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              Positron emission tomography/computed tomography--imaging protocols, artifacts, and pitfalls.

              There has been a longstanding interest in fused images of anatomical information, such as that provided by computed tomography (CT) or magnetic resonance imaging (MRI) systems, with biological information obtainable by positron emission tomography (PET). The near-simultaneous data acquisition in a fixed combination of a PET and a CT scanner in a combined PET/CT imaging system minimizes spatial and temporal mismatches between the modalities by eliminating the need to move the patient in between exams. In addition, using the fast CT scan for PET attenuation correction, the duration of the examination is significantly reduced compared to standalone PET imaging with standard rod-transmission sources. The main source of artifacts arises from the use of the CT-data for scatter and attenuation correction of the PET images. Today, CT reconstruction algorithms cannot account for the presence of metal implants, such as dental fillings or prostheses, properly, thus resulting in streak artifacts, which are propagated into the PET image by the attenuation correction. The transformation of attenuation coefficients at X-ray energies to those at 511 keV works well for soft tissues, bone, and air, but again is insufficient for dense CT contrast agents, such as iodine or barium. Finally, mismatches, for example, due to uncoordinated respiration result in incorrect attenuation-corrected PET images. These artifacts, however, can be minimized or avoided prospectively by careful acquisition protocol considerations. In doubt, the uncorrected images almost always allow discrimination between true and artificial finding. PET/CT has to be integrated into the diagnostic workflow for harvesting the full potential of the new modality. In particular, the diagnostic power of both, the CT and the PET within the combination must not be underestimated. By combining multiple diagnostic studies within a single examination, significant logistic advantages can be expected if the combined PET/CT examination is to replace separate state-of-the-art PET and CT exams, thus resulting in significantly accelerated diagnostics.
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                Author and article information

                Journal
                NEC
                Nephron Clin Pract
                10.1159/issn.1660-2110
                Nephron Clinical Practice
                S. Karger AG
                978-3-8055-8074-8
                978-3-318-01315-3
                1660-2110
                2006
                March 2006
                10 March 2006
                : 103
                : 2
                : c77-c84
                Affiliations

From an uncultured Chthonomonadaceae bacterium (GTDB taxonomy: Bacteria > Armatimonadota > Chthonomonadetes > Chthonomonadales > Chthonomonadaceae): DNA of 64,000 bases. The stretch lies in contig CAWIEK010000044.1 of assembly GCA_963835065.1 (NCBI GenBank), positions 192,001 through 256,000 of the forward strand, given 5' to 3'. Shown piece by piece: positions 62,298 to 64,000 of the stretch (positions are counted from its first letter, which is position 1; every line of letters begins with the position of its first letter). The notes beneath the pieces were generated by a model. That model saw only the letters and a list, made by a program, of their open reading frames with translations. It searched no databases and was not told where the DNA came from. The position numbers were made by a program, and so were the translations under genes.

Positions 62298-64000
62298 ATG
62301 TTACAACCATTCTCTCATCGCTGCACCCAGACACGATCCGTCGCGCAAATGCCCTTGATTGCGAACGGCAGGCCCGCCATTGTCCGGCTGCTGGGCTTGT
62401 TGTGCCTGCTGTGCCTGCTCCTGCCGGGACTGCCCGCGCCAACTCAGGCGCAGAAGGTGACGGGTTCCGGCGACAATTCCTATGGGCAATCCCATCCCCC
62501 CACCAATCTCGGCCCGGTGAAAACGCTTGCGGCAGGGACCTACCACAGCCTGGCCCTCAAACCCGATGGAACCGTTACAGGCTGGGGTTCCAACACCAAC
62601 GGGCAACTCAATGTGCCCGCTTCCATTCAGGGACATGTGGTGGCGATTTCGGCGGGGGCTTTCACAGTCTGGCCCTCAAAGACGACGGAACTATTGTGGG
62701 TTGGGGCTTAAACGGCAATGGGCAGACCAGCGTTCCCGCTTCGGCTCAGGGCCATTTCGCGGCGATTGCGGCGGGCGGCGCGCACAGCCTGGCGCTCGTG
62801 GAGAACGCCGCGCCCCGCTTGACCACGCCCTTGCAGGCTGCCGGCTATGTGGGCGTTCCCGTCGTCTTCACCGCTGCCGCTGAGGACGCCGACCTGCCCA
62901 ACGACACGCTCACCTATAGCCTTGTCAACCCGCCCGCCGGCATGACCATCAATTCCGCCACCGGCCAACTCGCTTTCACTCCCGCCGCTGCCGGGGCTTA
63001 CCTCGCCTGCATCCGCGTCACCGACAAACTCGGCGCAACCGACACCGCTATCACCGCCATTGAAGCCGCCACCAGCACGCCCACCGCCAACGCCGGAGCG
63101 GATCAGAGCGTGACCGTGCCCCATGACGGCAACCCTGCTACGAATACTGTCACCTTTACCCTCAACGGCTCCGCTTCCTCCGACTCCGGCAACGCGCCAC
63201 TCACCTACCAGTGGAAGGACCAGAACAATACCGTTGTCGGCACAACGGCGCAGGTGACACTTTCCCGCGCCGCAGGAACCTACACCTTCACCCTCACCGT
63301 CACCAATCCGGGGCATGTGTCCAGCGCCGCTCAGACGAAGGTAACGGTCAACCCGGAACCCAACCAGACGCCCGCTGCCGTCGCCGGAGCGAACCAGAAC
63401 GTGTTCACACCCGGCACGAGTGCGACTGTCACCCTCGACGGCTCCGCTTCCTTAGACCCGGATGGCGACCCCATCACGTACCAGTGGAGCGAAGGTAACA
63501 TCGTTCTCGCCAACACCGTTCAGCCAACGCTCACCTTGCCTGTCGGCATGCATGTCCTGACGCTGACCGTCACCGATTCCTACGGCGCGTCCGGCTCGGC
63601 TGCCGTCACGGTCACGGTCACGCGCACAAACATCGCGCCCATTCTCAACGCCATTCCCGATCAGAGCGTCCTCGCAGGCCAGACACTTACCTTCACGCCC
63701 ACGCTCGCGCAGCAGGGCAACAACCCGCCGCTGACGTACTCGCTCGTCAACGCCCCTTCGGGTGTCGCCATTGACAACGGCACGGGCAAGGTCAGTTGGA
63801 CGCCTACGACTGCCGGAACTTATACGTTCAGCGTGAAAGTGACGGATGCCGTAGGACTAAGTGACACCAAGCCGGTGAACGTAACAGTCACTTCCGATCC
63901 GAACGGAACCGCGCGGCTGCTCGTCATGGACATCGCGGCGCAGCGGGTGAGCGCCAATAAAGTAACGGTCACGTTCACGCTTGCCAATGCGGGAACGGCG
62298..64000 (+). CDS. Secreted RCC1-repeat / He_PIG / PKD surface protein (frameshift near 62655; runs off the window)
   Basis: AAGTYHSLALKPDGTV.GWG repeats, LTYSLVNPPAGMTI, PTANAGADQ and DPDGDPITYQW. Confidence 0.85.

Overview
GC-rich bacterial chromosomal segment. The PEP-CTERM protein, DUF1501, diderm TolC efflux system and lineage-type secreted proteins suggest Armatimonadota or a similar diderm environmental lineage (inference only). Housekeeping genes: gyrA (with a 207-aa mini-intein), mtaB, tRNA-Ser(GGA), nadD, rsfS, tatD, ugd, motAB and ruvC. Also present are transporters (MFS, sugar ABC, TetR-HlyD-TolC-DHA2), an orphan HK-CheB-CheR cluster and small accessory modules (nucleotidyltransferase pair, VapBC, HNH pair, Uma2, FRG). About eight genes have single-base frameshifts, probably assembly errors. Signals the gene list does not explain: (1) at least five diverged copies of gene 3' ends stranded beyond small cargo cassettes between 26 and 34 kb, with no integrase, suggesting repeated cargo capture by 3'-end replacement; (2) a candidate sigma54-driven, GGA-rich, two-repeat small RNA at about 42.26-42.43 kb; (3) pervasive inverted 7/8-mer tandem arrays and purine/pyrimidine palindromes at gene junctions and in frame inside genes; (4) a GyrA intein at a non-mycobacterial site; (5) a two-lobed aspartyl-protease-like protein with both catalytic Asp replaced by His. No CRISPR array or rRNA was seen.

Department of Nuclear Medicine, University of Heidelberg, Heidelberg, Germany
                Article
                91576 Nephron Clin Pract 2006;103:c77–c84
                10.1159/000091576
                16543760
                © 2006 S. Karger AG, Basel

                Copyright: All rights reserved. No part of this publication may be translated into other languages, reproduced or utilized in any form or by any means, electronic or mechanical, including photocopying, recording, microcopying, or by any information storage and retrieval system, without permission in writing from the publisher. Drug Dosage: The authors and the publisher have exerted every effort to ensure that drug selection and dosage set forth in this text are in accord with current recommendations and practice at the time of publication. However, in view of ongoing research, changes in government regulations, and the constant flow of information relating to drug therapy and drug reactions, the reader is urged to check the package insert for each drug for any changes in indications and dosage and for added warnings and precautions. This is particularly important when the recommended agent is a new and/or infrequently employed drug. Disclaimer: The statements, opinions and data contained in this publication are solely those of the individual authors and contributors and not of the publishers and the editor(s). The appearance of advertisements or/and product references in the publication is not a warranty, endorsement, or approval of the products or services advertised or of their effectiveness, quality or safety. The publisher and the editor(s) disclaim responsibility for any injury to persons or property resulting from any ideas, methods, instructions or products referred to in the content or advertisements.

                Page count
                Figures: 3, Tables: 3, References: 24, Pages: 1
                Product
                Self URI (application/pdf): https://www.karger.com/Article/Pdf/91576
                Categories
                Radiologic Imaging

                Cardiovascular Medicine, Nephrology

                Radiotracer, Renal scintigraphy, Renal failure